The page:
Darrell Steinberg

Darrell Steinberg

The Academic Performance Index has served a worthy purpose over the past 11 years, but let’s face it: It is, at best, an incomplete indicator of student achievement and school performance.

Gov. Brown’s veto of Senate Bill 547 left in place a measurement tool that sends one signal, and one signal only, to our schools: Get your standardized test scores up. At the elementary level, the API is almost exclusively focused on scores in just two subjects, English language arts and mathematics. At the middle and high school levels, no credit is given for keeping students on track to graduation.

Striving for the perception of steady improvement under this narrow accountability regime, many of our schools have responded with a laser focus on bubble tests. Such focus comes at the expense of a whole range of offerings that parents, the business community, and students themselves value: college and career preparation at the high school level; science, history, arts, and music across the grades; physical education; and opportunities for leadership and community engagement.

We need an accountability system that reflects the elements of a well-rounded education, and that connects public education to the needs of the 21st Century economy. I sought to begin that work by replacing the API with a new Education Quality Index, balancing test results with other important measures of school success. I have invited the Govenor to join me in crafting a new approach for next year. At minimum, it should contain the following elements:

  • Rapid implementation of existing law, which already requires that the API include graduation rates. Their inclusion is critical to underscoring the importance of student engagement and support in both middle and high school;
  • Greater emphasis on student achievement in science and history, to temper the overemphasis on English language arts and math;
  • A shift away from the existing API decile system (ranking schools relative to one another from 1 to 10) in favor of a scoring system pegged to an absolute standard, which creates a more accurate representation of performance.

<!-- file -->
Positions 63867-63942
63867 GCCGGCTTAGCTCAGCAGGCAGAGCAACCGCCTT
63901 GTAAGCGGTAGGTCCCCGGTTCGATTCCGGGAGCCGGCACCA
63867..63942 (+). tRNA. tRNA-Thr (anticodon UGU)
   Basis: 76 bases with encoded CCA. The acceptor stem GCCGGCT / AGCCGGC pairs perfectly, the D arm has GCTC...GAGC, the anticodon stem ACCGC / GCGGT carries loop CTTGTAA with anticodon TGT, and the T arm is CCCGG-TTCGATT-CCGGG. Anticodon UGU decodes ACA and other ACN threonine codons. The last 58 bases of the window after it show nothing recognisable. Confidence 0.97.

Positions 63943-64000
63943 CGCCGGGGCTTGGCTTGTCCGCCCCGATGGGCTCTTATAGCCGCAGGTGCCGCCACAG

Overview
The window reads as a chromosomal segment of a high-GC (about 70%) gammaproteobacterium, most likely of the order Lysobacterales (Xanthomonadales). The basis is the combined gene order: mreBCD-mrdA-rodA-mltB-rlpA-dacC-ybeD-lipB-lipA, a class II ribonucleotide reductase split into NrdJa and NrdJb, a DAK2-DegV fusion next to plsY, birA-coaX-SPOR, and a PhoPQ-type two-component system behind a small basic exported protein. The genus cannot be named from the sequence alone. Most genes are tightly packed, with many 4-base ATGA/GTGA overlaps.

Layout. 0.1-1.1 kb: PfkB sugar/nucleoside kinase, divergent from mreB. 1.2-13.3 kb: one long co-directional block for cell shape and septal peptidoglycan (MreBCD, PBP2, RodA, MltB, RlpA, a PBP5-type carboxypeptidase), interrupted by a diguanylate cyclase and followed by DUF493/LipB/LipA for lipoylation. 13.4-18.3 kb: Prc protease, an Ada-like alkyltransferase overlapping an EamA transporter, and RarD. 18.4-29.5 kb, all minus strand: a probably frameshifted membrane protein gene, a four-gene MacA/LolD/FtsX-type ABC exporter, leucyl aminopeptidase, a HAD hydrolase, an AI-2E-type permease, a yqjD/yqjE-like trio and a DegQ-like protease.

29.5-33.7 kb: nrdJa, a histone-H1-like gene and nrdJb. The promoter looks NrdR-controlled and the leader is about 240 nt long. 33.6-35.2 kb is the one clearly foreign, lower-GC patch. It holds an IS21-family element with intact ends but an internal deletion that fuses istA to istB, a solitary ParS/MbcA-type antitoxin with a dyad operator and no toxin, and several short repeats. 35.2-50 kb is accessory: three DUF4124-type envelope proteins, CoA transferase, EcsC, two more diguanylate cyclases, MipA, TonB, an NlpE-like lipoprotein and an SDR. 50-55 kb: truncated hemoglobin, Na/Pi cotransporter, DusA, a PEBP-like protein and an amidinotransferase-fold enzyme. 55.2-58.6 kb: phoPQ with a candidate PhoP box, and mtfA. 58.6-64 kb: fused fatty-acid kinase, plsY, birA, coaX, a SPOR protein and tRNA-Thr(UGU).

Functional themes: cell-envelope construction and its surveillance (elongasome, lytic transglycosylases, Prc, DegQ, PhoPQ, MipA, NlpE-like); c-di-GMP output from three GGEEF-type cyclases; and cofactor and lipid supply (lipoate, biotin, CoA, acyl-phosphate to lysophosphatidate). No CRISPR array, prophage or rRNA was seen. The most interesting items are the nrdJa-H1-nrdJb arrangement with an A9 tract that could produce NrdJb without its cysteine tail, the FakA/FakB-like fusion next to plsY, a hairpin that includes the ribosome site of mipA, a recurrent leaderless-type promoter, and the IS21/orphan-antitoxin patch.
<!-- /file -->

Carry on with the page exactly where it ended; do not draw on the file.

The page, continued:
I have worked on few issues in my legislative career that garnered more support than this attempt to ensure the state sends more appropriate signals about what it wants schools to accomplish. Republicans and Democrats, business and labor, educators and parents, law enforcement and civil rights organizations have coalesced around the need for change. We need the Governor to work with us to connect our schools to the needs of the economy we hope to rebuild in California.

Darrell Steinberg has been President pro Tempore of the California State Senate since 2008, chosen by his colleagues to that leadership post two years after he was first elected as Senator for the Sixth District representing the Sacramento area. He earlier served three terms in the State Assembly. He’s a strong advocate for education reform, children and mental health issues, and received the “John F. Kennedy Profile in Courage” national award in 2010 for his leadership in resolving the state’s 2009 budget crisis.

David B. Cohen: Why rank schools?

David Cohen

David Cohen

Imagine for a moment that California used letter grades rather than the Academic Performance Index to rate schools. If I were a parent whose child attended a high school with a “D” on its state report card, I would be gravely concerned that this school would fail to provide my student with the skills to succeed in college, and a college education is vital to my child’s future. If I had a choice, I would certainly want to move my child to an “A” school. I know these report cards aren’t perfect, but there must be a world of difference between the “D” and the “A” rankings, right? And if the “A” school was also listed among Newsweek’s Best High Schools, so much the better, I’m sure.

Wrong. The “D” school is better.

Or to be more precise, the “D” school is better if the measure of quality is college preparation. Don’t believe me? Take a look at this study – “College- and Career-Ready: Using Outcomes Data to Hold High Schools Accountable for Student Success” – from Florida. Writer Chad Aldeman sums it up this way: “While [the “D” school] got dismal marks from state and federal accountability schemes, it was actually quite successful in a number of important ways. It graduated a higher percentage of its students than [the “A” school] and sent almost the same percentage of its graduates off to college. Once they arrived on college campuses, [the “D” school] graduates earned higher grades and fewer of them failed remedial, not-for-credit math and English courses than their [“A” school] peers.

In other words, D-rated [High School] was arguably doing a better job at achieving the ultimate goal of high school: preparing students to succeed in college and careers. But because Florida’s accountability systems didn’t measure college and career success in 2006, nobody knew.